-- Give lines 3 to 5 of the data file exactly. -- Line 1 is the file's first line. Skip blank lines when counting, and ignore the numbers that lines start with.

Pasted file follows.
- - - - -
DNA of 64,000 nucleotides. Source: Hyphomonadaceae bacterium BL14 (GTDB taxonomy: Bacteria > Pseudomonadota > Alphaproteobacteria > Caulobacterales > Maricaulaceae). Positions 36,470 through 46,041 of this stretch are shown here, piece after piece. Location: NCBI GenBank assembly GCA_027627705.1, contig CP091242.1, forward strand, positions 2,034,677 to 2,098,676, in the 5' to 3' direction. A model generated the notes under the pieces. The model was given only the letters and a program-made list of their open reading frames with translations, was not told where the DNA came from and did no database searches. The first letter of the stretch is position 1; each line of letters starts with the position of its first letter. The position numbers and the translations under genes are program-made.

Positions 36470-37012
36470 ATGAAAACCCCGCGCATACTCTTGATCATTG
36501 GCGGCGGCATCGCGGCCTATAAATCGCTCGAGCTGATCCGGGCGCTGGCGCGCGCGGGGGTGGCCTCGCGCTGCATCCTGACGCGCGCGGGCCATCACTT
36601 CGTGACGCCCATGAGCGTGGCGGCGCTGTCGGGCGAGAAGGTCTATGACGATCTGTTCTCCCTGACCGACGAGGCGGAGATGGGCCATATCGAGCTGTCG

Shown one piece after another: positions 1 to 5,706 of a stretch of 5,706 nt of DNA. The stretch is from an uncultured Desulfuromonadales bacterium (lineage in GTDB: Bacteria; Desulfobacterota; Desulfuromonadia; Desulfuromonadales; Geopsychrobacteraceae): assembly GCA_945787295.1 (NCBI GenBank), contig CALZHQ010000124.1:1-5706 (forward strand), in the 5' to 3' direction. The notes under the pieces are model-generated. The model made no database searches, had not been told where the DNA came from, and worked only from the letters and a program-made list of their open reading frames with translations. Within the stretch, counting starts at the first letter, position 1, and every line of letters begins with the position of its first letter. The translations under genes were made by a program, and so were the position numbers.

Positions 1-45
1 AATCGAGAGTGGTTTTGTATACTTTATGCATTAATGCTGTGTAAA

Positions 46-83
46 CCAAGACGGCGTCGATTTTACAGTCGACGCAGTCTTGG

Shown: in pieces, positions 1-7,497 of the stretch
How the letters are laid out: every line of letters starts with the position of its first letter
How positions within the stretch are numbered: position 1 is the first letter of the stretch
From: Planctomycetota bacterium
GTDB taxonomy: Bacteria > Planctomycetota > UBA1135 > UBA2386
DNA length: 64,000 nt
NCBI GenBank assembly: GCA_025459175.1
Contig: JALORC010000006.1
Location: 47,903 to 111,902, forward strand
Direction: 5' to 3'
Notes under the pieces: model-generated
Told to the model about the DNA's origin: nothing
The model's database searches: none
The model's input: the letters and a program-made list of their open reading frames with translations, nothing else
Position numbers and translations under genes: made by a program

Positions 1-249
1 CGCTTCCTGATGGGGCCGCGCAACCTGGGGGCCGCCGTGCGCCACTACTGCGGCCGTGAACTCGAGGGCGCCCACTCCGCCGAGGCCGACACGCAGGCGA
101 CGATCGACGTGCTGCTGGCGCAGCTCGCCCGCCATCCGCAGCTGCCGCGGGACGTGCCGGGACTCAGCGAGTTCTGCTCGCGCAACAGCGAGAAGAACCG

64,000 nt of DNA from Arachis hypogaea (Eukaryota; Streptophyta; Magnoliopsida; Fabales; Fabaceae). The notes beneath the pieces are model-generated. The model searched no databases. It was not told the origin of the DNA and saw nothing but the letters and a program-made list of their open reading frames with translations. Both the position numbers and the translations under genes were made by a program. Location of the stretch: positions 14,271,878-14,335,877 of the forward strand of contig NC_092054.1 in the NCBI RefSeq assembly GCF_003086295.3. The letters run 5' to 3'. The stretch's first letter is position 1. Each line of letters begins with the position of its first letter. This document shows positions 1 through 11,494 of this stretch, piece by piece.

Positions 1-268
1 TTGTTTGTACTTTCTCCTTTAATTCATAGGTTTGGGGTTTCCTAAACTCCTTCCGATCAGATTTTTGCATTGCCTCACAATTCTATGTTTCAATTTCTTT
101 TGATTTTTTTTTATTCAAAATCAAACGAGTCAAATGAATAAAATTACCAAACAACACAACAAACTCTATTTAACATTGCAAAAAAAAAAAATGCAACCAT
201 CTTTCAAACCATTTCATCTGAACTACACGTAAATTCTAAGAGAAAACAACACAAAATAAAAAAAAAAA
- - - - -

36470 ATGAAAACCCCGCGCATACTCTTGATCATTG
36501 GCGGCGGCATCGCGGCCTATAAATCGCTCGAGCTGATCCGGGCGCTGGCGCGCGCGGGGGTGGCCTCGCGCTGCATCCTGACGCGCGCGGGCCATCACTT
36601 CGTGACGCCCATGAGCGTGGCGGCGCTGTCGGGCGAGAAGGTCTATGACGATCTGTTCTCCCTGACCGACGAGGCGGAGATGGGCCATATCGAGCTGTCG